The protection of constitutionality and legality is an obligation of the Republic of Srpska and its Constitutional Court, which also implies the protection of the constitutional order in BiH established by the Dayton Agreement. It cannot be just a matter of the Constitutional Court of BiH, which is in a kind of captivity of the majority made by Bosniak judges and foreign judges in key decisions.
It would be good if this and numerous other examples and deviations of this kind were more discussed by the legal profession and less by politics.
All this, as well as the various attacks on the Republic of Srpska and its legal order, further reinforce us in our commitment to continuously strengthen our institutions, including the Constitutional Court of the Republic of Srpska, because only in this manner can we adequately respond to the challenges.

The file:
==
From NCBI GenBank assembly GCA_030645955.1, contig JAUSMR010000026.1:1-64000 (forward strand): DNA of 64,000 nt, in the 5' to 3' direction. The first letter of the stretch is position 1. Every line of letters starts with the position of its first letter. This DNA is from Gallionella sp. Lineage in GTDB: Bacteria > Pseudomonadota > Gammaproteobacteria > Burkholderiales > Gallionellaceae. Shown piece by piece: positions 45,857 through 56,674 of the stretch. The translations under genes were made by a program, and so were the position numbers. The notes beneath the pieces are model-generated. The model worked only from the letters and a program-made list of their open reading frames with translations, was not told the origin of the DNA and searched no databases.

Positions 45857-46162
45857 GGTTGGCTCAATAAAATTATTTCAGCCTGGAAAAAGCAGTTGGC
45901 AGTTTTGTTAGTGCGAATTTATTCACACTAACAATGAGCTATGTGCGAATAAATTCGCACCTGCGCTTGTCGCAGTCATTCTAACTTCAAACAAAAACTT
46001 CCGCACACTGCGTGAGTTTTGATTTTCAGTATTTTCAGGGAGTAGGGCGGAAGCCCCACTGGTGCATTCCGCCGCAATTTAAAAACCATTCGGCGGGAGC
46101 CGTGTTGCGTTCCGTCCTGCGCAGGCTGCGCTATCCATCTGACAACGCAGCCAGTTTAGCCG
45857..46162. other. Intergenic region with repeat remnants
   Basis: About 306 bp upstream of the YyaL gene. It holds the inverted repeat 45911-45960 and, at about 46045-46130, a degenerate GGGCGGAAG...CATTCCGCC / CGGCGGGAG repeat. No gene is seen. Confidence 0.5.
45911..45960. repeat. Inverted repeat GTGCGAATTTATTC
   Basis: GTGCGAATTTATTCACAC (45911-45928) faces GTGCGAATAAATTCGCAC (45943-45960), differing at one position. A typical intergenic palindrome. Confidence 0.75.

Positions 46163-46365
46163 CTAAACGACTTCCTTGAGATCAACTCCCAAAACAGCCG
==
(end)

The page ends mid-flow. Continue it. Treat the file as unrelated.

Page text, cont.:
As the President, I advocate for the Republic of Srpska where everyone will be equal before the law, in which everyone’s rights, both individual and collective, will be maximally protected.
The Republic of Srpska is, and must be, the home of all the peoples who live in it, and everyone must feel comfortable and safe in it.
We, who carry out public functions and take part in political processes, must take this into account when making decisions or creating specific policies.
In the legal and judicial context, the Constitutional Court of the Republic of Srpska, or its Council for the Protection of Vital Interest, appears as the ultimate instance of protection of the rights of the constituent peoples.